I began with the face, with its distinct green markings. Green rubber band (from Bohrok, of course) was a friend here, though fiddling with it was quite tricky - It's very tight. It was the only way to make the thin little markings, and fortunately it set itself in a way that doesn't strike the jaw out very easily. The eyes are lime green, which made the contrasts of the face bit more mundane than I'd like, but bright green eyes are iconic trait of Nissa's design and thus felt obvious to include. The elf ears are couple of baby bows. Her braided hair uses old palm tree trunk parts. I think I have almost half a meter of them, and I've been wanting to use them as a hair for some time. 

Nissa's outfit is a mix of different material and pattern. He has a bodice of dark green and brown leather and bit of a white shirt under it; and a flowing green cape and skirt. I made some leather plate details on the bodice with cheese slopes stuck inside two-brick-high panel. It's a trick I've been using since Balin, one of the first major character builds, back in early 2013. It's slightly off center, but it captured the feel of the material nicely. A bit similar pattern on the side is done using "grilled cheese" pieces in brown. Above them, the bust offered some challenges, as I wanted to show bit of the skirt between bodice and the skin, while keeping the proportions balanced and realistic. Regular green of the cape distinguishes it from the dark green leather of the bodice.

The cape is bound on the front, goes over the both shoulders and flows on the back. I usually tend to avoid capes like this, as they are heavy and make the posing hard; Kushana from Nausicaä manga was a example of this problem. However, it was years back, and cape seemed an integral part of Nissa's design so I gave it a go. I think it's quite dynamic, and didn't affect the posing much in the end. More problematic are the shoulder parts, which fell of easily. Their studless surface differs from the cape, but fits the green are over the bust. Looking back the process now, I wonder why I didn't just build the upper torso in green. Maybe I though the cape too concretely, as something that is worn over the body; now there is the tan upper body and the cape over it. But it doesn't look bad, actually.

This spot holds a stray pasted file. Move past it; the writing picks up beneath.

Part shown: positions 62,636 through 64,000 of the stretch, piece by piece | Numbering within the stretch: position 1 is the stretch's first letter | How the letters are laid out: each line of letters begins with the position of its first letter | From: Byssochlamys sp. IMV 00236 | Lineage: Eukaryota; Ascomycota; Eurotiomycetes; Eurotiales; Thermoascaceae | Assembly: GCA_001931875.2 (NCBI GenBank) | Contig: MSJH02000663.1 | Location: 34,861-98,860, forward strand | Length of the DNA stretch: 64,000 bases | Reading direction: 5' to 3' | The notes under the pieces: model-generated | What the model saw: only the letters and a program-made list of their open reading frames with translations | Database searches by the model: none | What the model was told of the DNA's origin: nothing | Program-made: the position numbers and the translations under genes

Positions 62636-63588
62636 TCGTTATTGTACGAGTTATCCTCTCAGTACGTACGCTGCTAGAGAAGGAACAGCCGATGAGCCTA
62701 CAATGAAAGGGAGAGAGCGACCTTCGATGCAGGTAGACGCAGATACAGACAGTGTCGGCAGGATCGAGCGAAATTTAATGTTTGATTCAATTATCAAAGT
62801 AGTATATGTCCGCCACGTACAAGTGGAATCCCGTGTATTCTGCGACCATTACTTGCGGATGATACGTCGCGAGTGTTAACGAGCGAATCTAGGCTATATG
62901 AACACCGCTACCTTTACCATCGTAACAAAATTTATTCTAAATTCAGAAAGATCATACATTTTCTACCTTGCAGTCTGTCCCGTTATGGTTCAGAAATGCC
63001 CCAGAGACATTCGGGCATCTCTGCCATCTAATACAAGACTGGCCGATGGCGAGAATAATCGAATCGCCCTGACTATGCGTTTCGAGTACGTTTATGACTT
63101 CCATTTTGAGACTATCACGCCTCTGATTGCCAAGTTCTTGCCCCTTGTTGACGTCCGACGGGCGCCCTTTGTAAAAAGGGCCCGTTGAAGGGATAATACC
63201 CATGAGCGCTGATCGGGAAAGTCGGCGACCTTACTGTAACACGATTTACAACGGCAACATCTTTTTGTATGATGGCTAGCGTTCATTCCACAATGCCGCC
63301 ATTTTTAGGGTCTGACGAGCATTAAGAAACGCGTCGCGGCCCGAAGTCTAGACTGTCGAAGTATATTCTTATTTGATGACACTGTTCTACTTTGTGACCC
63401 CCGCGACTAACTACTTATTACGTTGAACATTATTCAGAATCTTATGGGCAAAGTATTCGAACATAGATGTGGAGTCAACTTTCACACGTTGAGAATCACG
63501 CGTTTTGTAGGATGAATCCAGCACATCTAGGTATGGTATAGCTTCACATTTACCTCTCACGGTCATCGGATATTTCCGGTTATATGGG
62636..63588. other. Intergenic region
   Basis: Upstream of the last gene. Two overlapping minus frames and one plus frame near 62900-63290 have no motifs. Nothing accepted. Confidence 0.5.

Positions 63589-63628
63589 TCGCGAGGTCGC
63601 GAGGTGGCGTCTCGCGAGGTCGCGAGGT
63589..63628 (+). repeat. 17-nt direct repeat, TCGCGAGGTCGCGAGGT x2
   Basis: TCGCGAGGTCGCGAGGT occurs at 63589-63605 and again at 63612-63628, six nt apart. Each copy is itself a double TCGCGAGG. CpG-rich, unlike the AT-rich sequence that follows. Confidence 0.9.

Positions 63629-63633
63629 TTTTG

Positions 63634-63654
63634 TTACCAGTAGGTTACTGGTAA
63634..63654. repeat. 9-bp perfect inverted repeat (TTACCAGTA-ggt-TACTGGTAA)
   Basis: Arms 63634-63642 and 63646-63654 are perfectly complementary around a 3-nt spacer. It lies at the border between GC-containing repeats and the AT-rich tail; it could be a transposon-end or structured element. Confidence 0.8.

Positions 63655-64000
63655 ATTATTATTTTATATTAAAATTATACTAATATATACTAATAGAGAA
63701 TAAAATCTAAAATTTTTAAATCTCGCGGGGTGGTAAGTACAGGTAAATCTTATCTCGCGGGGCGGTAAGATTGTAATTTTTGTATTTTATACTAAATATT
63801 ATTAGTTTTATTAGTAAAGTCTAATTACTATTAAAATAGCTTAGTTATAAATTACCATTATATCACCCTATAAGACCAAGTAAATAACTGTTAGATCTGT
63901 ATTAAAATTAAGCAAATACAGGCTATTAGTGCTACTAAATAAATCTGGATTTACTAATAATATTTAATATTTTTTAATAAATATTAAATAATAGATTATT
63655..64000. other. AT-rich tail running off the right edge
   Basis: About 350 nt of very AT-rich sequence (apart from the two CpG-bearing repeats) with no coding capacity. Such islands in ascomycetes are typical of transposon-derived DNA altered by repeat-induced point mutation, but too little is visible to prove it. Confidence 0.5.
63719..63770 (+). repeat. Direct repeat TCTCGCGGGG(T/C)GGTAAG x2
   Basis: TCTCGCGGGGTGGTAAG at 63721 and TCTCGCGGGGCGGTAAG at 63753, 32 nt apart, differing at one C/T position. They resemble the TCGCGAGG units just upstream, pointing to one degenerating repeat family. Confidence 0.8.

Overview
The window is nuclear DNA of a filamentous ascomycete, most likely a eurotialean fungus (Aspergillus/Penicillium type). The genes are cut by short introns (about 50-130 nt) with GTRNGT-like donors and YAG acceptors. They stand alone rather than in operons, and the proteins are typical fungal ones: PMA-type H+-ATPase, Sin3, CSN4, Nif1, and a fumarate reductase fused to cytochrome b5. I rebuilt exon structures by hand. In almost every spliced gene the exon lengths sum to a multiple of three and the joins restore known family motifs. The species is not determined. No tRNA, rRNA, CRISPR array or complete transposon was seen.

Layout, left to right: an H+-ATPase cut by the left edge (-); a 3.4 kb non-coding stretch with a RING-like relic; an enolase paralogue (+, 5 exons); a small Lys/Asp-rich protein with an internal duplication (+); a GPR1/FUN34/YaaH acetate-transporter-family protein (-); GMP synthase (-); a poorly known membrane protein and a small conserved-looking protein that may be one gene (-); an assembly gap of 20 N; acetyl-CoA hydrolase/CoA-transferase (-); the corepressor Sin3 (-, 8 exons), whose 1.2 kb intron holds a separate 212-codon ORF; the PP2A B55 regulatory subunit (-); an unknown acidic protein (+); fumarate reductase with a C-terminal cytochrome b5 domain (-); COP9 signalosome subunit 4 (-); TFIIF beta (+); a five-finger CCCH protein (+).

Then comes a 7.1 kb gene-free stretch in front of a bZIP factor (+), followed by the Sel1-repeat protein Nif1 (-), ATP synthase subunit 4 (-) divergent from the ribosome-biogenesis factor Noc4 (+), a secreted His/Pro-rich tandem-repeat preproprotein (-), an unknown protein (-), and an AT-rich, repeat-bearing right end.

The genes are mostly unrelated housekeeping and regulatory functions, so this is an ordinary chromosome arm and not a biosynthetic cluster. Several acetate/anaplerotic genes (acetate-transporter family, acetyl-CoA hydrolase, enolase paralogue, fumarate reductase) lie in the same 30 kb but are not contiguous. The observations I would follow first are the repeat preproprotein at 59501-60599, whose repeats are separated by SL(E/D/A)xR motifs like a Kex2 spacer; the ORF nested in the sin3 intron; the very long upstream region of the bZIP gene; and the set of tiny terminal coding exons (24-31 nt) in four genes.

Nissa's gloves are brown leather with some green cloth trimming. They took couple of tries to get right, and compared to the cape, they have not been thought concretely. There's dual T-bar joint for extra mobility. It's not that realistic, and maybe not even accurate, but the proportions are relative right and they allow dramatic poses. The fingers are unfortunate black droid arms again, an issue I wrote about couple of posts back

The skirt was an interesting build and I'm satisfied with it. I don't have that much green wedges and such - it's not a colour that would especially catch my eye when browsing bricks. So I gathered all somewhat flowing green parts, and began assembling them. Most of them were single-sided wedge slopes, I think they are from Chaos Pick-a-Brick fifteen years back. But they got their redemption and formed a nice, folding skirt with help of some hinge pieces. I also like the belt and its army man base knot. The legs look quite natural under the skirt, too - this isn't usual, because the skirts on my figures tend to be quite thick, making regularly wide thighs inside impossible. This is a good skirt!

On Nissa art, the colour of the trousers was a bit unclear. It was clearly green in some, but the regular Kaladesh version showed it in more mundane brown shade. I went with a brown for better contrast: Green on the skirt, brown on the trousers underneath. The thighs are brand new design - no recycling this time - and slightly fragile near the hip. The wide selection of curved slopes in dark brown made the shaping easy, but in contrast there are no plates between 1x2 and 1x6 in that colours. Black substituted them, as usual. The knees have some dark green, I think they represent metallic armour, but I'm not sure; the odd curved slopes with "lip" are used there, I like those parts and use them a lot. Their shape flows nicely. 

The boots are based on design of Grata of Kontrabontempi's boots - those boots were actually inspired by Nissa's boots, as Nissa had been on my imaginary shortlist for creations quite a while. I'm especially happy with the dark green gaiters and the tooth pieces at the heels. Nissa was completed with her staff. It doesn't held the sword blade, but you can't have everything. The knobby end is quite close to the design I made for Gandalf's staff in 2014. It's not perfect, but the best I got with my "little brown bits".